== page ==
For 10 days in August, 13-year-old starting pitcher Mo’Ne Davis captivated America with her incredible 70-mph fastball and by waving her fingers after every strikeout. As much as her athletic abilities were on display, so were Davis’s confidence, competitiveness and drive on the mound for the Taney Dragons during the Little League World Series. Only the fourth girl to participate in the series’ history, Davis was the first to ever win a game and pitch a shutout.

She was also one of the youngest athletes ever to grace a cover of Sports Illustrated and was featured in an ESPN Sport Science segment that broke down her mechanics and how closely her skills compared to Major Leaguers. Even President Barack Obama and First Lady Michelle Obama praised Davis for her barrier-busting and gender stereotype-defying performance.

Now, unlike most every amateur athlete in fear of violating the NCAA’s draconian eligibility rules, Davis takes center stage in a 60-second commercial directed by Academy Award-nominated auteur Spike Lee entitled “I Throw Like A Girl” for titan automaker Chevrolet.

Lee actually put together a 16-minute documentary, which was whittled down to 60 seconds and premiered during Game 1 of the the World Series Tuesday.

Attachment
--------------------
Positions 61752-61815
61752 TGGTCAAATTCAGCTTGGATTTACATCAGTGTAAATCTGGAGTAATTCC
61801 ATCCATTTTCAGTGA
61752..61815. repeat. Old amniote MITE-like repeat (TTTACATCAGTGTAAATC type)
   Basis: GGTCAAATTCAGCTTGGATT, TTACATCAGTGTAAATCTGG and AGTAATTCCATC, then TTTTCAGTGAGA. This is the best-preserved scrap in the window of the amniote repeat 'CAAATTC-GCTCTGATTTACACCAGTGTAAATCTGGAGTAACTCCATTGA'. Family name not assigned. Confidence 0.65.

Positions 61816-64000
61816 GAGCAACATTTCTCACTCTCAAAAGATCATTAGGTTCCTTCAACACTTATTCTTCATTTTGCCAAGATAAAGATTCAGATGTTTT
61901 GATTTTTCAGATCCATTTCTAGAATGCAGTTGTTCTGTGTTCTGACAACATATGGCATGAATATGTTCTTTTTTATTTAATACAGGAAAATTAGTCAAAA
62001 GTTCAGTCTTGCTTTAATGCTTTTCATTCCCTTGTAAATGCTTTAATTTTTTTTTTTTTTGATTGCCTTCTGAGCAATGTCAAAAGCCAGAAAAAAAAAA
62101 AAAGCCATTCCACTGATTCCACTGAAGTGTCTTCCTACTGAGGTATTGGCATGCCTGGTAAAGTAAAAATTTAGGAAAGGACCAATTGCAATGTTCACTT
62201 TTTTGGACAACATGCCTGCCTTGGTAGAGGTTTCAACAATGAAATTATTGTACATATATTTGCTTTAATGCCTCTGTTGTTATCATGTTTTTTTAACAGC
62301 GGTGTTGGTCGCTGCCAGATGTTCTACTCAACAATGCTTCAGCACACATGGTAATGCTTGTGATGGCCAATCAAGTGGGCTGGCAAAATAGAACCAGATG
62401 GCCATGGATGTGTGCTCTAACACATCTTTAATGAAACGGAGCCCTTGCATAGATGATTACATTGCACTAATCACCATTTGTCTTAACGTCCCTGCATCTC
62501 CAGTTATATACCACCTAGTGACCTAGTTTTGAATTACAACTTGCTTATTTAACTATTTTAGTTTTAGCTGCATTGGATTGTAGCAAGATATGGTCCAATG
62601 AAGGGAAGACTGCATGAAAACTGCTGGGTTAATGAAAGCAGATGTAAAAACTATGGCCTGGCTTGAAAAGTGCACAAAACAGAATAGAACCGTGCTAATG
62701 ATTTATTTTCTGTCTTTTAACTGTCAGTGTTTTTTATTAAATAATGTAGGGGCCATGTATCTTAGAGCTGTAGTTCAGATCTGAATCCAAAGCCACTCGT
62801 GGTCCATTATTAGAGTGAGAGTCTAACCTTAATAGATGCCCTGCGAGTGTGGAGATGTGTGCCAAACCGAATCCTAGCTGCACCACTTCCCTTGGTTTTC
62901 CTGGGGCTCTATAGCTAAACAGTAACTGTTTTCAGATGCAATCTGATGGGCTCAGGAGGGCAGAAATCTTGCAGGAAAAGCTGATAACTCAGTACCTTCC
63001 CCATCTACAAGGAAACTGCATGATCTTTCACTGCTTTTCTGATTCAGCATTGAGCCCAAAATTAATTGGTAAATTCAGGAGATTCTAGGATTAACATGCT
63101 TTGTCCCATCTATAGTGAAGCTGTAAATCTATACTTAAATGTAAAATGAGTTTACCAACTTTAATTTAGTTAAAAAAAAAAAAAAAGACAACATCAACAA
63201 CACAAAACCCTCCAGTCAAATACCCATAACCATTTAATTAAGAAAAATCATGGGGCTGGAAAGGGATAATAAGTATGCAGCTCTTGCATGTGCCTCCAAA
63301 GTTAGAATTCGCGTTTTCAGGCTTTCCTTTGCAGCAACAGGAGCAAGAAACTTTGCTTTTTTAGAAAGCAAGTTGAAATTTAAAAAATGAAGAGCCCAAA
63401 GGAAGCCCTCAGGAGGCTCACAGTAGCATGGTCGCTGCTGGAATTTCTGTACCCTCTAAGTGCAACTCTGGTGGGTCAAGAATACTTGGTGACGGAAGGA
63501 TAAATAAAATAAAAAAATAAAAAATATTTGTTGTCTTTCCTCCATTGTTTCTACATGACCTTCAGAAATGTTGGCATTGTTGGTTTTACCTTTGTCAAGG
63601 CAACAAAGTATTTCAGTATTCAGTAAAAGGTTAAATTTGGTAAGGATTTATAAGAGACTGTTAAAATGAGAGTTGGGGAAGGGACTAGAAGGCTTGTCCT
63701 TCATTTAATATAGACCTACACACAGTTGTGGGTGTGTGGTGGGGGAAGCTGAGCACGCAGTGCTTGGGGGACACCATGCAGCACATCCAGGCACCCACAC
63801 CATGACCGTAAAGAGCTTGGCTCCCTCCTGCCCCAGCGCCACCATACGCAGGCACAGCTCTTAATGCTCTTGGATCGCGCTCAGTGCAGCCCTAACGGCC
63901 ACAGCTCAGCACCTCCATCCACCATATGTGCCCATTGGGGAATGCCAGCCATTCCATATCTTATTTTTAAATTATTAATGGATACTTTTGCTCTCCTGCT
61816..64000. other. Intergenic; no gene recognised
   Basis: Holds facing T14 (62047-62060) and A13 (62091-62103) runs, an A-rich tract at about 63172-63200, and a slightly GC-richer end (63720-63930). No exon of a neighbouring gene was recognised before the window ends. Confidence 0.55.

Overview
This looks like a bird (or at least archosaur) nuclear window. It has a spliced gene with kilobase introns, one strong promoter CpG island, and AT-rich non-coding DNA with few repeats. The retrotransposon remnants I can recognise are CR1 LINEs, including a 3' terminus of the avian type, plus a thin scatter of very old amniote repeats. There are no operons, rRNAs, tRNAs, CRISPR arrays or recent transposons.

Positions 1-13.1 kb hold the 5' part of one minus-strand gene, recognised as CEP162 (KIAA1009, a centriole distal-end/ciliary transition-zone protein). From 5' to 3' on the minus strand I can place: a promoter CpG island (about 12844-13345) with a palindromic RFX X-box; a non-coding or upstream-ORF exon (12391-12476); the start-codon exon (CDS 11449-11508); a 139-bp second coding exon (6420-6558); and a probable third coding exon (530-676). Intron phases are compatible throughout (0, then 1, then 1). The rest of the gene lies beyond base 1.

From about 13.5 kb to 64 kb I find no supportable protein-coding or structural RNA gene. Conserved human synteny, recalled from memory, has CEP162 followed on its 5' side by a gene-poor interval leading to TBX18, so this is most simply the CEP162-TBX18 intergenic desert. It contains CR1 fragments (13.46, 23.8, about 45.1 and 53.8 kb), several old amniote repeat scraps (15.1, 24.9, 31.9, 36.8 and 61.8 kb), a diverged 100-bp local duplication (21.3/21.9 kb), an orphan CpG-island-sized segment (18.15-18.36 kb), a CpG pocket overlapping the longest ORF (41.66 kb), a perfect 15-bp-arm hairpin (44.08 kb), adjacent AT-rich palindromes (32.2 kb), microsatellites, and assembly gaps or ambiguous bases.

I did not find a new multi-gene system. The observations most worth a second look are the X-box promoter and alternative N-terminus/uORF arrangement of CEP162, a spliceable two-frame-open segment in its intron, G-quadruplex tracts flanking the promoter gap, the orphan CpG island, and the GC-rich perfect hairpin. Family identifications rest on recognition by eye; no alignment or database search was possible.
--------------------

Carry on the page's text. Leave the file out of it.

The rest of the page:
According to Chevy communications manager Cristi Vazquez, Lee approached Davis and her family and pitched the documentary. All parties were comfortable with the idea, and it was shot over three days in south Philadelphia, Davis’s hometown, featuring interviews with her family, baseball, and basketball coach and some of her local fans.

“We’re always looking for cultural moments, to help celebrate and this was obviously a great one this summer,” Vazquez said in phone interview. “We really wanted to sort of celebrate the possibility that she’s opened up for a lot of girls and a lot of people around the world.”

In the past, neither Chevy nor Lee could have told Davis’s story for fear of the NCAA. Prior to entering college and throughout their stays on campus, athletes are prohibited from profiting from their likenesses or skills, fearing the NCAA will revoke their amateur status. However, the NCAA’s foundation is slowly cracking and, coincidentally, Davis’s rise to fame occurred only days after a federal court judge ruled against the organizing body and its powers to limit what basketball and football players can receive for the use of their images, names, and likenesses.